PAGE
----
Divorce mediation is a series of out of court negotiations, which take place under the supervision of a neutral, third party “mediator.” This individual acts as a kind of referee, and helps guide couples toward a settlement agreement.
If successful, the terms of these negotiations will be compiled into a “mediation agreement,” and submitted to the court for review—just like in an uncontested divorce. This document must be signed by both parties, and should be overseen (and approved) by your trusted family law attorney, for best results.
At your hearing, a judge will review your agreement, and—so long as it meets certain requirements (such as state child support minimums)—will incorporate it into a final divorce order.
If alternative dispute resolution doesn’t work for you, then the only way to get a divorce will be through a traditional divorce trial.
We don’t love this option, because it is—by far—the most expensive and time consuming of all divorce types (especially if you file for an “at fault” divorce). In addition, this process offers couples the least amount of control over the final terms, and is usually quite emotionally toxic for everyone involved.
During a traditional trial, you will gather evidence and present it to the court, to try and sway the judge to see things your way. Each and every issue must be settled using this laborious process, meaning that it can be quite the task.
Once this is done, your judge will decide on each issue, and formalize these results into a final divorce decree.
Enforcing a Final Divorce Order
At the end of the day, there’s a good chance you might not like the terms of your final divorce order (especially for those who had to endure divorce litigation); however, the contents of a final divorce order are non-negotiable. These terms are fully enforceable under Tennessee law, and carry some fairly hefty financial and/or legal consequences, if you fail to follow them.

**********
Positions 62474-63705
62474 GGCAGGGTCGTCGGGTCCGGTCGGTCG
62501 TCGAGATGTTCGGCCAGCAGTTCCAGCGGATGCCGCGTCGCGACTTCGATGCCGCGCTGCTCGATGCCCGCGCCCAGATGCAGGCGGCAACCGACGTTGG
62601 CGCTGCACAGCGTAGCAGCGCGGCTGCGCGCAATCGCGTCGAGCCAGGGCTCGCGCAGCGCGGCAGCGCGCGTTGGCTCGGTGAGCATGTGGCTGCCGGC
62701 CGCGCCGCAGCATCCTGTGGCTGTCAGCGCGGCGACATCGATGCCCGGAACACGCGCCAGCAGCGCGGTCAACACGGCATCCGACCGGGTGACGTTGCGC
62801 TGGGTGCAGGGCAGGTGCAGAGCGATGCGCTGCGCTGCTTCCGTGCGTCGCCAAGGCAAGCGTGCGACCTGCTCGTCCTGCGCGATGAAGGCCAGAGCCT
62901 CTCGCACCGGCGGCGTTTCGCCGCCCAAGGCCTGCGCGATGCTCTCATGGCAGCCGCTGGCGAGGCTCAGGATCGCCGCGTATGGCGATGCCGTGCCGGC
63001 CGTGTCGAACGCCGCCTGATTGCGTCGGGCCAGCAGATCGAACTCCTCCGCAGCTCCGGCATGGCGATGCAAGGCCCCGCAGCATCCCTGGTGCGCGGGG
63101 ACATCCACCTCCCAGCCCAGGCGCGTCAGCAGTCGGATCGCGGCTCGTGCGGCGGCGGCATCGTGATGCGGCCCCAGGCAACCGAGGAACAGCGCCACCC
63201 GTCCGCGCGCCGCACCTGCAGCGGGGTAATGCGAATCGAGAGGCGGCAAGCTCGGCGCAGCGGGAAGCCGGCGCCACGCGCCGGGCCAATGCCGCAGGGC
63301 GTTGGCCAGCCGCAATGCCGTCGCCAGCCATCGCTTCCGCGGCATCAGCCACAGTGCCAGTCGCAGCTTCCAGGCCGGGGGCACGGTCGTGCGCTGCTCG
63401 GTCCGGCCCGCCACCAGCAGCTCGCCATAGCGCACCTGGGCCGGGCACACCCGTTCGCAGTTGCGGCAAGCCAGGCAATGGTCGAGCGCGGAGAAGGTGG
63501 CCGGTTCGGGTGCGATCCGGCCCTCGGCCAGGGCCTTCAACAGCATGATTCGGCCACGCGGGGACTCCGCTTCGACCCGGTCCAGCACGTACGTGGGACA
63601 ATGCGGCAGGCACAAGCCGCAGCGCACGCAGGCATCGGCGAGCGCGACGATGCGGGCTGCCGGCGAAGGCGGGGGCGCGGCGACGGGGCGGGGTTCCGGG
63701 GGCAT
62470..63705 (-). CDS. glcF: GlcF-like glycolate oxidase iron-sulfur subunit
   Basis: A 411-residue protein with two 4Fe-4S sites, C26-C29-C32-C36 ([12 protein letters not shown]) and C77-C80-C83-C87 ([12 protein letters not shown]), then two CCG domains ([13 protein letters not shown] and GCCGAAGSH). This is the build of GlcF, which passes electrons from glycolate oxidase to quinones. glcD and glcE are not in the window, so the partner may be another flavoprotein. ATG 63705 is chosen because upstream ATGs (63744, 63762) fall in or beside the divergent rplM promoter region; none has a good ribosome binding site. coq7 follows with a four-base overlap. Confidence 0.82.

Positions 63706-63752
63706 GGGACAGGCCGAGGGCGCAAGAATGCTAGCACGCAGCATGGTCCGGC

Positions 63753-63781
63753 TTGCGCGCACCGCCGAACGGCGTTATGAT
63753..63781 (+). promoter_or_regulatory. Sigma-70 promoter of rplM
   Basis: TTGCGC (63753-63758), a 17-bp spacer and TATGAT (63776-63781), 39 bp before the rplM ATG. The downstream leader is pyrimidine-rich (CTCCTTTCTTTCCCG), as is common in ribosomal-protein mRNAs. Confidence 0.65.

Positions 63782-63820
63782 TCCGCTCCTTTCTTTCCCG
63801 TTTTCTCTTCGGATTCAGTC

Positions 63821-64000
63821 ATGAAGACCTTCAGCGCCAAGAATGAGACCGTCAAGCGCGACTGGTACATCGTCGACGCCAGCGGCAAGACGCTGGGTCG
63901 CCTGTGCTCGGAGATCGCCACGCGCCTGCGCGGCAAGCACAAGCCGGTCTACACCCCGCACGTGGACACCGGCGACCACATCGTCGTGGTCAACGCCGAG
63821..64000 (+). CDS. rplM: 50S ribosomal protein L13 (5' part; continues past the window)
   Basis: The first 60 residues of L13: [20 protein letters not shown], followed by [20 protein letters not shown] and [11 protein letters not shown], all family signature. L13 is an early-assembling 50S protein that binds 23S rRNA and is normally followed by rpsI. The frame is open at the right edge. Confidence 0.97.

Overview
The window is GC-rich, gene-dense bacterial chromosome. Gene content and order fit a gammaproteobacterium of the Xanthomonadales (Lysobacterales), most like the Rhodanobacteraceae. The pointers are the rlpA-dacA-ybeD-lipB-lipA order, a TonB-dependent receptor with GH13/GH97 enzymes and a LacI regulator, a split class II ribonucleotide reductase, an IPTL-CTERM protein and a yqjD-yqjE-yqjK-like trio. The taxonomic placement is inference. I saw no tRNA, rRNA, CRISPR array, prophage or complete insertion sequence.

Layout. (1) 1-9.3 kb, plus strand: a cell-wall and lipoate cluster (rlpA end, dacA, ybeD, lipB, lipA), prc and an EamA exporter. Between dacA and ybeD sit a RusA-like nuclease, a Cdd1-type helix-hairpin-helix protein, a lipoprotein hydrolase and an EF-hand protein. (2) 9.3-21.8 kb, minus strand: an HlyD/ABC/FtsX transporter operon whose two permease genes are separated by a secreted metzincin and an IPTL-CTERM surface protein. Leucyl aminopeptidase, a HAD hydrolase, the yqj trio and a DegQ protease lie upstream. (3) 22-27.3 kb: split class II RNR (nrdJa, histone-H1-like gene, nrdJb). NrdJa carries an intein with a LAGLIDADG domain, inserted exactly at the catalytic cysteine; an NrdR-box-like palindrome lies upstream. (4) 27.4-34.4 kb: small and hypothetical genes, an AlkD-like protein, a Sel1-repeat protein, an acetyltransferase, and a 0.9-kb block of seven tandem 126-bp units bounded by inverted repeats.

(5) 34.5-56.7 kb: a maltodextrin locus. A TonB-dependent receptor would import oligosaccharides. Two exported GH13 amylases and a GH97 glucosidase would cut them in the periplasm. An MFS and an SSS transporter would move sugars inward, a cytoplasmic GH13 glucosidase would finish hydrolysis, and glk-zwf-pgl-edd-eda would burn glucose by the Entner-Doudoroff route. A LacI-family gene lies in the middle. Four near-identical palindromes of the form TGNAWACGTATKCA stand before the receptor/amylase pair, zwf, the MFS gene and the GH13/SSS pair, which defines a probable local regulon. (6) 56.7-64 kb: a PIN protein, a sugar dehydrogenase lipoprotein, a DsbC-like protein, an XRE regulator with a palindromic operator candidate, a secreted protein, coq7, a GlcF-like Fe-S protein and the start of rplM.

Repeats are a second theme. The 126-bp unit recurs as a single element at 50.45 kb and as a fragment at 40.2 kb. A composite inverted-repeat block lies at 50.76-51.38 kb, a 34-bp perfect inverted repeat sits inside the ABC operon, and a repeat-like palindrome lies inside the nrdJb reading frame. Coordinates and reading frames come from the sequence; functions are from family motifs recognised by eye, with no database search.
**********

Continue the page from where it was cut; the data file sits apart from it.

Depending on the offense, some of these punishments might include:
- Wage garnishment
- License suspension
- Property Liens
- Jail time
- Contempt of court
If your ex isn’t complying with something, then the first thing you should do is try and solve it between yourselves. Often, it’s just a misunderstanding, and can easily be resolved without judicial interference.
If this doesn’t work, you may need to make some modifications, or else take a more extreme measure, such as file for contempt.
Do You Need Help With a Final Divorce Order in Tennessee?
The terms of your final divorce order will have a huge impact on your post-divorce life, and will govern things like finances, property, and children for much of your foreseeable future. Because of this, it’s important to make sure this document is drafted correctly, the first time around.
If you have more questions about final divorce orders in Tennessee—or how divorce types can influence this document—we want to hear from you. Call the Byrd Law team at (423) 304-6827, or contact us online, and let us help you get the divorce results you deserve.